Khanyisile Mlangeni, 17, has earned three distinctions and wants to study a Bachelor of Science at the University of Witwatersrand.
She was forced to walk the distance every day, often getting to school exhausted, but she soldiered on.
"His passing was difficult for me because I received money for transport to go to school from him, so since he passed on there was no-one who gave me that money that he used to give me. I had to walk to get to school.
"It was painful because I would get to school feeling tired... but I survived because of the programmes that helped me and motivated me to keep on working hard," she said.
Mlangeni, who has also lost her mother, now lives with her grandmother. She and her younger sister depend on their grandmother's social grant to cope.
She credits the department of social development's after-school programme, Isibindi, with her matric results success.
"The programme helped me and motivated me to keep on working hard," she said.
Funding for achievers
Isibindi helps Grade 12 learners who come from youth or child-headed households by assigning child and youth care workers to help them with their school work at more than 300 sites across the country.
On Tuesday morning, Social Development Minister Bathabile Dlamini congratulated Mlangeni and 11 other learners from Gauteng on achieving outstanding results and announced that the learners would be receiving funding from the National Student Financial Aid Scheme to pursue their tertiary studies.
Out of the 674 620 full-time pupils who registered to write the 2016 National Senior Certificate exam, 188 758 were social grant beneficiaries, and of that group, 178 411 sat for the exam, she said.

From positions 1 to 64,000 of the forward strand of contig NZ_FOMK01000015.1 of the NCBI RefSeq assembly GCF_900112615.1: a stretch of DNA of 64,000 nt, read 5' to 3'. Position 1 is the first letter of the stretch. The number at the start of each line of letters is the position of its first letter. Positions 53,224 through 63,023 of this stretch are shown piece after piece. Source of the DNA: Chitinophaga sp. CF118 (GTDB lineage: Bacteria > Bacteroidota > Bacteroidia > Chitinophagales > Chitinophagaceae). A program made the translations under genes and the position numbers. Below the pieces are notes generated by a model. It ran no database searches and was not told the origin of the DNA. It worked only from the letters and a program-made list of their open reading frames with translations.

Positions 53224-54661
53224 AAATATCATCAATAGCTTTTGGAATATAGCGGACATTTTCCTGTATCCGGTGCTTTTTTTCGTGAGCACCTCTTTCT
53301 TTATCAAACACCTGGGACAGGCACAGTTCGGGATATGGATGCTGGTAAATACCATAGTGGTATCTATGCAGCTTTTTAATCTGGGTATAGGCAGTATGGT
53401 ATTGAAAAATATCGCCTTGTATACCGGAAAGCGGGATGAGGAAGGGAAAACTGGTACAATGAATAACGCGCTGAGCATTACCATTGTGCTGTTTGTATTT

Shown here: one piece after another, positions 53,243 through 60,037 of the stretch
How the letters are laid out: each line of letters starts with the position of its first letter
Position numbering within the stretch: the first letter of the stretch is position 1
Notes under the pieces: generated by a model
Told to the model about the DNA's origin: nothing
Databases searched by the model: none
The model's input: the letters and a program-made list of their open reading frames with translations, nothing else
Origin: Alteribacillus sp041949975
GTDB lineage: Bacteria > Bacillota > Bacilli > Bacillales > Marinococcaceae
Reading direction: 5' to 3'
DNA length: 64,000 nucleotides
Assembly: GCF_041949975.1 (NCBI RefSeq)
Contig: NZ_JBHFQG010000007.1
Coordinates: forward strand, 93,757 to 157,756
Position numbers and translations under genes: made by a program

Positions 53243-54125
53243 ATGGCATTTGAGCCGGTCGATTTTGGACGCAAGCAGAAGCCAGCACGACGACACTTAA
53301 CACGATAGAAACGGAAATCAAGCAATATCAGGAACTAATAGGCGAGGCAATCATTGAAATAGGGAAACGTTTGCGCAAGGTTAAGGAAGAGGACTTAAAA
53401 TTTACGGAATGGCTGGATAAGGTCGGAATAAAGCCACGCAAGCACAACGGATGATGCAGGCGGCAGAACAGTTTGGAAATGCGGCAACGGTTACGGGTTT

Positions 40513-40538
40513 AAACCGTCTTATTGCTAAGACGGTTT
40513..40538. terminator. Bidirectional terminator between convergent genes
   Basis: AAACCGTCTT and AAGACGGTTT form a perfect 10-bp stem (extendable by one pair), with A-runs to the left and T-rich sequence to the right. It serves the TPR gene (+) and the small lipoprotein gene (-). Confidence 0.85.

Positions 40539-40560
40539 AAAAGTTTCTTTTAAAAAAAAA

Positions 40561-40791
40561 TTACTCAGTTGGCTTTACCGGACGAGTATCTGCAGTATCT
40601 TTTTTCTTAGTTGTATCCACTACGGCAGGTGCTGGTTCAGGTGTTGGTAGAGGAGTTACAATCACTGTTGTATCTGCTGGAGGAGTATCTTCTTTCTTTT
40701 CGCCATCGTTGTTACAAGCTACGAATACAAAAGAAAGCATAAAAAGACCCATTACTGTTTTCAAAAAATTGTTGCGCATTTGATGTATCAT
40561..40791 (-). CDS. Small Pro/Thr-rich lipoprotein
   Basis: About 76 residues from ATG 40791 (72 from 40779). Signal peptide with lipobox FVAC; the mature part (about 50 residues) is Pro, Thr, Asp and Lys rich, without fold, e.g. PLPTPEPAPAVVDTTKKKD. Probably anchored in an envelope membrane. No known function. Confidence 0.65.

Dlamini said 83% of those who wrote the exams had qualified for tertiary studies.
"Despite the conditions of our vulnerable children, 41% managed to receive a bachelor's pass."
She said the majority of learners who had obtained bachelor's passes were from Gauteng and KwaZulu-Natal.
Mlangeni was among them.
The 17-year-old obtained distinctions in mathematics, physical science and life orientation. She said she was slightly disappointed as she had expected to also get a distinction for life sciences.
Losing her father had dealt her family a huge blow and she wanted to prove to herself that she would overcome her grief by doing well at school, she said.
"I walked alone and I used to think a lot. And I would see cars passing by, seeing women driving them and I would be like: 'One day that will be me'. That's what motivated me.
"It isn't a good thing to say, but I feel like God knew what he was doing when he took my father because that motivated me and reminded me of how poor I was."
She also hopes that her sister will be motivated by her performance and take a leaf from her book.
"It will inspire my little sister to do better than me, because [when I got the results] she was like: 'You got three, well I'm going to get seven,' and that's what I wanted in the first place."
She said her grandmother was surprised by her results.
"I used to fail maths so my grandmother wasn't expecting this. She is super happy," she said.